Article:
3-D hydrogel biochips detect bowel cancer at early stages


Researchers from the Moscow Institute of Physics and Technology (MIPT), the Engelhardt Institute of Molecular Biology (EIMB RAS), the Institute of Bioorganic Chemistry (IBCh) and a number of other Russian research centers have developed a new method of diagnosing colorectal cancer. The results of the study have been published in Cancer Medicine.

Photo: A number of small glass vials in a rack in the lab

Researchers from a number of Russian research centers have developed a new method of diagnosing colorectal cancer. The scientists have created a hydrogel-based biochip to help detect bowel cancer i.e. colorectal cancer; ©MIPT

The scientists have created a hydrogel-based biochip to help detect bowel cancer i.e. colorectal cancer (CRC). CRC is the third most common type of cancer and it develops with minimal clinical symptoms in the early stages. Despite doctors' efforts, the 5-year survival rate does not exceed 36 percent. Treatment is only effective, and patients only have a good chance of recovery, if the cancer is detected early.

Diagnostic methods that are currently in use are not sufficient. Analyses carried out in vitro have low specificity and invasive studies such as colonoscopy are not only traumatic, but they are also not always suitable for an early diagnosis, as they do not give a complete picture of the development and distribution of colorectal cancer.

The method proposed by scientists from EIMB RAS, MIPT, the Russian Scientific Center of Surgery, Sechenov First Moscow State Medical University, the Institute of Bioorganic Chemistry, and Buyanov City Clinical Hospital is based on the simultaneous detection of various substances in patients' blood. These substances are autoantibodies against tumor-associated glycans, which can be found in serum at the early stages of cancer, immunoglobulins of different classes, and oncomarkers, molecules produced by tumor cells.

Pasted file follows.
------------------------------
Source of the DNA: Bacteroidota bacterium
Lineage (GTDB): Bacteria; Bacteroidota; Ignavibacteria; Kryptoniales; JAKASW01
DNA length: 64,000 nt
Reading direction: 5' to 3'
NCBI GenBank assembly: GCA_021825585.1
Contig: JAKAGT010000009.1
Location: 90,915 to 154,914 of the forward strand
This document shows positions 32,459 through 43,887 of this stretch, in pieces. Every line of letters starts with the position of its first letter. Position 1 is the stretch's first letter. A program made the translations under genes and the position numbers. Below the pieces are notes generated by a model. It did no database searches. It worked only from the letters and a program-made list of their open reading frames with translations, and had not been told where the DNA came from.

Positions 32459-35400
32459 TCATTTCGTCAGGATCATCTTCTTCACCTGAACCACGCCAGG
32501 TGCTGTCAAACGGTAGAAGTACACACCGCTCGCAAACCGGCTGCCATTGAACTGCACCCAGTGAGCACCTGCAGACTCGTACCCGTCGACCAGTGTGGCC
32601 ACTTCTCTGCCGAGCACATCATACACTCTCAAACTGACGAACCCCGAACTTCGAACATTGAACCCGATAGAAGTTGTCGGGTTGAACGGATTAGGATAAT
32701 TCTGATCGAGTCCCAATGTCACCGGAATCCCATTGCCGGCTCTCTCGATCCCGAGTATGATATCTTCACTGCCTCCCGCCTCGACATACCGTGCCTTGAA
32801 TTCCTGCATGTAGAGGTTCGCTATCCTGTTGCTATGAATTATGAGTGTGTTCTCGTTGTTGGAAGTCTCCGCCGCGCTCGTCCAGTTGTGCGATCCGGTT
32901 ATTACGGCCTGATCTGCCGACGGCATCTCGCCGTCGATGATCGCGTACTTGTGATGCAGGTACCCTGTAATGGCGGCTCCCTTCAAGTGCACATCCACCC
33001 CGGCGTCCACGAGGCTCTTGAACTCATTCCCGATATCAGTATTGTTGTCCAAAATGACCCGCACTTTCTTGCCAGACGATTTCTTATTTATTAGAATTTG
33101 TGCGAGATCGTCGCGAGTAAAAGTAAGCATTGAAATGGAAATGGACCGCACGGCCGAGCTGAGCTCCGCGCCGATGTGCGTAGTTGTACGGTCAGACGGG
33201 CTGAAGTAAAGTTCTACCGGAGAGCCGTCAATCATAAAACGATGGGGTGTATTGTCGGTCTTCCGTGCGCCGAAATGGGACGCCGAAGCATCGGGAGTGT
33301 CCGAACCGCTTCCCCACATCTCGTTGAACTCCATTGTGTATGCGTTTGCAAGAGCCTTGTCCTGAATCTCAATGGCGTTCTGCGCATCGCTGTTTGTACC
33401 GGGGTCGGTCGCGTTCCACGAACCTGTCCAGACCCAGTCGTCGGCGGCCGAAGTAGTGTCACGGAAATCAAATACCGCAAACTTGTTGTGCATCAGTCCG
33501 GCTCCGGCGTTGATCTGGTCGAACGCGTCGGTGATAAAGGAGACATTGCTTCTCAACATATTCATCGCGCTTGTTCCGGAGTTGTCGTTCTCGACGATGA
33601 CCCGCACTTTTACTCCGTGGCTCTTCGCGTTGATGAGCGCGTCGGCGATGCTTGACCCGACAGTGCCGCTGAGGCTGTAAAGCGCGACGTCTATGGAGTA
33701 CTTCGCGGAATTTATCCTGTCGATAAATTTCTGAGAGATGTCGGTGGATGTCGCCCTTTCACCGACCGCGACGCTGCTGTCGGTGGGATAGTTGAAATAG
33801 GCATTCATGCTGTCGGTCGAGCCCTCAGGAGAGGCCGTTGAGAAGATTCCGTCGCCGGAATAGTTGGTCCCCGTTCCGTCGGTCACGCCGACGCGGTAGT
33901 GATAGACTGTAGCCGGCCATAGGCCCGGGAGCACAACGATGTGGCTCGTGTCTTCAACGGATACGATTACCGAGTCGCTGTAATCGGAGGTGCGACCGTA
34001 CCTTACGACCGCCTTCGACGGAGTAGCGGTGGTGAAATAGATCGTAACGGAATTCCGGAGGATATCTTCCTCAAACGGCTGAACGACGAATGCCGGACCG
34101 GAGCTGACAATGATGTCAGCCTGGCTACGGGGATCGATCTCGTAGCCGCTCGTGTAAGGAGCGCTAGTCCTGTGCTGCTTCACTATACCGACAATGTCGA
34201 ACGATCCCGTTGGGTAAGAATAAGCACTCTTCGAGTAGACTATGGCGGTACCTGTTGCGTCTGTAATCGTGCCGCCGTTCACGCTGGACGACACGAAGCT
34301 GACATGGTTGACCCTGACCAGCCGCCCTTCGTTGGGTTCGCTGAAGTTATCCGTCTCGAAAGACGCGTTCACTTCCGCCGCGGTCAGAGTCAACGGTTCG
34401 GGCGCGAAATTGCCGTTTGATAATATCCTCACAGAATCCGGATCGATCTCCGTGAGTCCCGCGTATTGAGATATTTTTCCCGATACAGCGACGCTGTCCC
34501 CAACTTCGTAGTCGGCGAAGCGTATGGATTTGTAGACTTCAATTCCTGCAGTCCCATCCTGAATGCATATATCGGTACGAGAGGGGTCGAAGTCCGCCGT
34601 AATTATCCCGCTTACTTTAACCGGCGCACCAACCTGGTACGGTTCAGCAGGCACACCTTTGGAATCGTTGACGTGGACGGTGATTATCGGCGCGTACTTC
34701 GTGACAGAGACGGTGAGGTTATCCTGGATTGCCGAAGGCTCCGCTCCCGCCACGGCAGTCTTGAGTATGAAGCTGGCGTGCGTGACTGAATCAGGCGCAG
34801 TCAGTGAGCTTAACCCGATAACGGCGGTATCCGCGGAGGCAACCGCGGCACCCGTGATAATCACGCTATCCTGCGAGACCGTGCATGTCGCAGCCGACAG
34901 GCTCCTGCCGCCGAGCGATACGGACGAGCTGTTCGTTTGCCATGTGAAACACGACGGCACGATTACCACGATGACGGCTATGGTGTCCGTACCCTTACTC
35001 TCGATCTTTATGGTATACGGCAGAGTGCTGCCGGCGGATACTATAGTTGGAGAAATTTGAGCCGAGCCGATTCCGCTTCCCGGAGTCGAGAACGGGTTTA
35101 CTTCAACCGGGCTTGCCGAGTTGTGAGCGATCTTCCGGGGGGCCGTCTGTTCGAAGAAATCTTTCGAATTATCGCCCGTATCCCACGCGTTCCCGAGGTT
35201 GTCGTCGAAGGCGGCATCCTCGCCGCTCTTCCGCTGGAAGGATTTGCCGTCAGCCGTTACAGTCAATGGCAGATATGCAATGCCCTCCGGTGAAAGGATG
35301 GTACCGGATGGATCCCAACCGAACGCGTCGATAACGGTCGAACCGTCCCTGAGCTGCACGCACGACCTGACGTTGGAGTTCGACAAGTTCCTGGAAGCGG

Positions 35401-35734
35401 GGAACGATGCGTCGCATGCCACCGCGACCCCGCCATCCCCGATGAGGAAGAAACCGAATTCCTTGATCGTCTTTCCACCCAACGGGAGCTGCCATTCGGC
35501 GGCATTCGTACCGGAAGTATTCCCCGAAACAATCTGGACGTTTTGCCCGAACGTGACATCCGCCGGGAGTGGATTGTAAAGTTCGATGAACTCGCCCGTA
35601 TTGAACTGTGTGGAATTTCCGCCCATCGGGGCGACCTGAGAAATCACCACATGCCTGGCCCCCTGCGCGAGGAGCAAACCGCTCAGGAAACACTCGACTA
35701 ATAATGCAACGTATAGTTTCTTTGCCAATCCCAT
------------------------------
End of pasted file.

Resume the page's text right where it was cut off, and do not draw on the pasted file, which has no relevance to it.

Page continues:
The researchers developed a model of the test-system which is able to simultaneously measure the concentration of protein-based oncomarkers, the autoantibodies-to-glycans ratio, and immunoglobulins IgG, IgA, and IgM in a patient's blood. Taking into account the fact that most protein-based markers are not specific in terms of the location and type of the tumor, scientists divided them into groups - diagnostic and prognostic signatures, combinations of protein-based oncomarkers and antibodies to glycans etc.

Using the model, the scientists analyzed the sera of 33 patients with colorectal cancer, 69 healthy donors and 27 patients with inflammatory bowel disease. Cases like Crohn's disease and diverticulitis may in the long term lead to colorectal cancer, however, they should not be confused with one another when diagnosing the disease - the laboratory analysis system needs to not only be sensitive, but also precise.

This method surpasses all other existing methods. The model of the test-system based on diagnostic signatures was able to diagnose CRC in 95 percent of cases, compared to 79 percent detected by traditional methods. The sensitivity of CRC detection (in patients with Stage II-IV CRC) was 87 percent versus 21 percent. This increase is clearly a significant achievement. The specificity of the method is 97 percent.

The sensitivity of a diagnostic method is its capacity to detect a disease. The higher the sensitivity, the better the results, but sensitivity on its own is not enough to make a diagnosis. The tests must also be correct in cases of another diagnosis, i.e. if there is no cancer, the results should not say that there is cancer.

"The method developed at EIMB RAS has great potential to be used in diagnosing gastrointestinal diseases. We hope that testing systems based on the method will soon appear in clinical laboratories in Russia," says Zhanna Zubtsova, one of the authors of the new method, Ph.D. in Physics and Mathematics, assistant professor at MIPT.

COMPAMED-tradefair.com; Source: Moscow Institute of Physics and Technology

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